Achieving sustained success with ISO 9004:2018
The International Organization for Standardization (ISO) has published its new quality management standard, ISO 9004:2018, which aims to help companies achieve sustained success.
According to ISO, before any standard is developed, guidance is needed to “confirm that a new international standard in the subject area is really needed”. This applies to the ISO 9004:2018 Quality management – Quality of an organisation – Guidance to achieve sustained success.
As its title suggests, ISO 9004:2018 provides “guidance for organisations to achieve sustained success in a complex, demanding and ever-changing environment”.
The standard was published in April 2018 and supersedes ISO 9004:2009 as shown in Table A. The standard is not intended for certification and has gone through development. The structure of ISO 9004:2018 is illustrated in Figure A. There are a few things to consider with the new standard.
Clause 4: Quality of an organisation and sustained success
The interesting aspect of sub clause 4.1 “Quality of an organisation” is a link to the definition of quality, which is derived from the ISO 9000:2015 Quality management systems – Fundamentals and vocabulary standard.
Therefore, ISO 9004:2018 defines the quality of an organisation as “the degree to which the inherent characteristics of the organisation fulfil the needs and expectations of its customers and other interested parties, in order to achieve sustained success”. This is not a one size fits all approach.
Companies should ask themselves whether customer loyalty to their products or services guarantees their sustained success. The business environment is becoming more complex. Each organisation needs to define what is significant in its quest to achieve the desired sustained success.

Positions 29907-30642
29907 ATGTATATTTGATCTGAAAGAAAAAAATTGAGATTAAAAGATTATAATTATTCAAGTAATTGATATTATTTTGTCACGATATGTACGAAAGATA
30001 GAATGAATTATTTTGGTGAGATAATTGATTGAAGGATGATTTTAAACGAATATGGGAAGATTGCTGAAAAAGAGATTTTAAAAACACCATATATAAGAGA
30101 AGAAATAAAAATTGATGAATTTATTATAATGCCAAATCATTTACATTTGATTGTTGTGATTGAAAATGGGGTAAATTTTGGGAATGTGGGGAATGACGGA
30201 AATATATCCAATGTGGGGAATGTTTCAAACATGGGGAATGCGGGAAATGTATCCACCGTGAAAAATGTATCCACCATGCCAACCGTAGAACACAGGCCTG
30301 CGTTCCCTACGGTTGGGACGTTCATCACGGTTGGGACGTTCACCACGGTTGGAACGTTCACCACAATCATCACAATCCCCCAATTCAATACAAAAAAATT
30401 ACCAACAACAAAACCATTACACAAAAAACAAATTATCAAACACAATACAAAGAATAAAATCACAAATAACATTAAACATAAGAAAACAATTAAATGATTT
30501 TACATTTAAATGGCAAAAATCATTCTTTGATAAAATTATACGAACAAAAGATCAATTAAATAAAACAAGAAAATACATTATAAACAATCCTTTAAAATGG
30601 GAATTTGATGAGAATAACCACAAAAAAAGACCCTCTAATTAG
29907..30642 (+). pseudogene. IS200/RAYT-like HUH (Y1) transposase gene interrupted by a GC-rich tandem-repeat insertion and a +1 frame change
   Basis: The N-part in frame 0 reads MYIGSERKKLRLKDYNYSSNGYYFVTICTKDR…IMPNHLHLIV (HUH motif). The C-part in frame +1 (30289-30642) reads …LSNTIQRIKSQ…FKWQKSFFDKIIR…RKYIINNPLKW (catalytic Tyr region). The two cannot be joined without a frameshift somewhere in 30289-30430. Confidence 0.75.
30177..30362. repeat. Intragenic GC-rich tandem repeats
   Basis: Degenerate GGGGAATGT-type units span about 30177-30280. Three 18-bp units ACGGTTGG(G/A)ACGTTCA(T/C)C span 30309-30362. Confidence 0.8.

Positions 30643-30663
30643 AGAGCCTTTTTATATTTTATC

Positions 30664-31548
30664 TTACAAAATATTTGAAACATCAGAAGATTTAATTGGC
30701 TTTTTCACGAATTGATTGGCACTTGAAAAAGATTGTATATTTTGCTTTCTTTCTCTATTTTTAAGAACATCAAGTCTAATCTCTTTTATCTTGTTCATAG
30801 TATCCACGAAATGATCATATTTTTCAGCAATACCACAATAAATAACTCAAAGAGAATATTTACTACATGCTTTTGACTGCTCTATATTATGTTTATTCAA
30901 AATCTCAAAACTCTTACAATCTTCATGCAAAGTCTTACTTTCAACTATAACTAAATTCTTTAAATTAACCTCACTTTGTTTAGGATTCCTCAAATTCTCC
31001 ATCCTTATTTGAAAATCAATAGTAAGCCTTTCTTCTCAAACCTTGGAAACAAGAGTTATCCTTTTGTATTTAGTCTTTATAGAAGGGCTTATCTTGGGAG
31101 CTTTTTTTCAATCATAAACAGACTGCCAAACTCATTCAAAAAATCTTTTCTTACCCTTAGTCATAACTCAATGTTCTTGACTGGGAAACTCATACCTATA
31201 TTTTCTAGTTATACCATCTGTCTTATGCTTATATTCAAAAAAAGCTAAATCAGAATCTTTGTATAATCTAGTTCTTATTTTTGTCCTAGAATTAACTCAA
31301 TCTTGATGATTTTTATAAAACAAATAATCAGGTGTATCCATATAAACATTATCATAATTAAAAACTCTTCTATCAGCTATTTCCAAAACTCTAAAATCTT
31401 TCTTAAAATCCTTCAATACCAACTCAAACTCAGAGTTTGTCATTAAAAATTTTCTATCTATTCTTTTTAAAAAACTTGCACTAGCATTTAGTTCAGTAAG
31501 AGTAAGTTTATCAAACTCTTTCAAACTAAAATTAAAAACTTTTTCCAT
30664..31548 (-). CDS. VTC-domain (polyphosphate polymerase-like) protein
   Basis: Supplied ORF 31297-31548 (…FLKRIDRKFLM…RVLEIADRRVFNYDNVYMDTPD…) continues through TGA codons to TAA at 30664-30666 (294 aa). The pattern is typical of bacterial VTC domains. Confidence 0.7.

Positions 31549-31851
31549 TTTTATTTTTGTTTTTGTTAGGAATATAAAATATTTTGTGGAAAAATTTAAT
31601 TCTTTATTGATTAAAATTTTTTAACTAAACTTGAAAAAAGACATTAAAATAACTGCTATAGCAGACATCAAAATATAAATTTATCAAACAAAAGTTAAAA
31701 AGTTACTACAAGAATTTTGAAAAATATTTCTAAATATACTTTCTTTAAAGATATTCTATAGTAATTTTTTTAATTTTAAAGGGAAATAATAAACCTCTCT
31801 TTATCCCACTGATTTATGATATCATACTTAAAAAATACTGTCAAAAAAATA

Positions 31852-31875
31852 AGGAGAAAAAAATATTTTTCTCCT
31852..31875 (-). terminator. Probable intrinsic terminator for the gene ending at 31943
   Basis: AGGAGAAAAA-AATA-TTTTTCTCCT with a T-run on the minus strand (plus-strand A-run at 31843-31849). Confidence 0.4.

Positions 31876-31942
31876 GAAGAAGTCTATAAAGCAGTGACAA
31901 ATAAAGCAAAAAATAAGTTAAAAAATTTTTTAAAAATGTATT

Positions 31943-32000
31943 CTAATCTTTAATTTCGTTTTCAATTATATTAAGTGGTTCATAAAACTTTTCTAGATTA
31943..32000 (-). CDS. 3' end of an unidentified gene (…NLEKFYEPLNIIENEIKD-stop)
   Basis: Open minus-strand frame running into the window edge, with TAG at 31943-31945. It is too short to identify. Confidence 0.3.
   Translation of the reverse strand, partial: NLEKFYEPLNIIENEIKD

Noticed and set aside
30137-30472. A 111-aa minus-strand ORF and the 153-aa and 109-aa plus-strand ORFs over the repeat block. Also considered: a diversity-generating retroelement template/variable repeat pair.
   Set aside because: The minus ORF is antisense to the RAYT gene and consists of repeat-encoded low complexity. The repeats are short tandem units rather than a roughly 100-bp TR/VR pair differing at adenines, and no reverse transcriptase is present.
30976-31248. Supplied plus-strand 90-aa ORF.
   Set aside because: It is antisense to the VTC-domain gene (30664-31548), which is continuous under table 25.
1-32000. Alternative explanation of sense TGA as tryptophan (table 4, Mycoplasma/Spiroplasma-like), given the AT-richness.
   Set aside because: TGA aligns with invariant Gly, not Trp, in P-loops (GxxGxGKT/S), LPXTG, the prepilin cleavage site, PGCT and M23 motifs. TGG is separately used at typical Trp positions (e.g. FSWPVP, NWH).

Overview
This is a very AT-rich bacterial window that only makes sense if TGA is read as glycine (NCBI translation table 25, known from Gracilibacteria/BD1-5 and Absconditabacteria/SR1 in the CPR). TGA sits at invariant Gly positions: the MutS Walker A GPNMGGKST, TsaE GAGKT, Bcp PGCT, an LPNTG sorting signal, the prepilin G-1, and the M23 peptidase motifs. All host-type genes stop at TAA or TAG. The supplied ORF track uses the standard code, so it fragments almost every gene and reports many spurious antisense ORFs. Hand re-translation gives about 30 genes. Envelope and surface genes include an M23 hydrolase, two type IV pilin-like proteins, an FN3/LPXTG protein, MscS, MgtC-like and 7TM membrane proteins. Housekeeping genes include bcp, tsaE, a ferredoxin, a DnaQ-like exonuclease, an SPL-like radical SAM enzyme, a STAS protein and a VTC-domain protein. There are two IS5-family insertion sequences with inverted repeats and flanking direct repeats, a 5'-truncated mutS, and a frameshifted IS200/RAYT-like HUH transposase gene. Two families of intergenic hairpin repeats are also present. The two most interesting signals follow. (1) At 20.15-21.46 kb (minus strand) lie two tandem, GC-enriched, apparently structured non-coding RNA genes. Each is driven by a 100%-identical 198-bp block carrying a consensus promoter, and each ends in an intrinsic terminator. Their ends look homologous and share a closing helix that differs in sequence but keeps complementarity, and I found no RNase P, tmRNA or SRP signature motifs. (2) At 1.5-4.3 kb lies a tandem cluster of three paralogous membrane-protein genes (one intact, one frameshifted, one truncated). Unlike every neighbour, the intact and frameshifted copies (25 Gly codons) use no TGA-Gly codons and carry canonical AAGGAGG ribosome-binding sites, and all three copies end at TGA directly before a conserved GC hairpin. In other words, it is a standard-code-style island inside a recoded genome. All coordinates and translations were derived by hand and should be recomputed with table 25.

In addition, embracing the quality-management principles as outlined in ISO 9001:2015 is recommended. The principles are customer focus, leadership, engagement of people, process approach, improvement, evidence-based decision-making and relationship management.
The revised guideline emphasises that organisations should look at customer-focus and relationship-management principles. It’s not surprising that some organisations are embracing a customer-centric outlook. An example of a customer-centric strategy is illustrated in Figure B, which is sourced from an article by Steven MacDonald titled: How to create a customer-centric strategy for your business.
Clause 5: Context of an organisation
The title of the fifth clause is derived from the ISO High Level Structure (HLS). Assessing a business environment is the ideal place to reflect and act on risks and opportunities. In this case, we take a glimpse into the ISO 9001:2015 Quality Management Standard and Clause 4.1: Understanding the organisation and its context. The fundamental issues to consider are the interested parties, and external and internal issues.
Clause 6: Identity of an organisation
The clause covers what defines the identity of an organisation. The saying, “tell me who you go with and I’ll tell you who you are”, resonates with many of us. Likewise, an organisation’s identity and context will make or break it. The revised guideline outlines the key features of a corporate identity.
These include a mission (the organisation’s purpose for existing); vision (aspiration of what an organisation would like to become); values (principles intended to play a role in shaping the organisation culture and determine what is important in supporting the mission and vision); and culture (beliefs, history, ethics, observed behaviour and attitudes that are interrelated with the identity of the organisation).
It is of utmost importance to remember that any organisation that compromises on its mission, vision, values and culture will have short-lived success.
Clause 7: Leadership
The demand on leadership to energise everyone in the organisation will always be a cornerstone in ensuring sustained success. The clause highlights that top management should show leadership and commitment by “promoting a culture of trust and integrity”.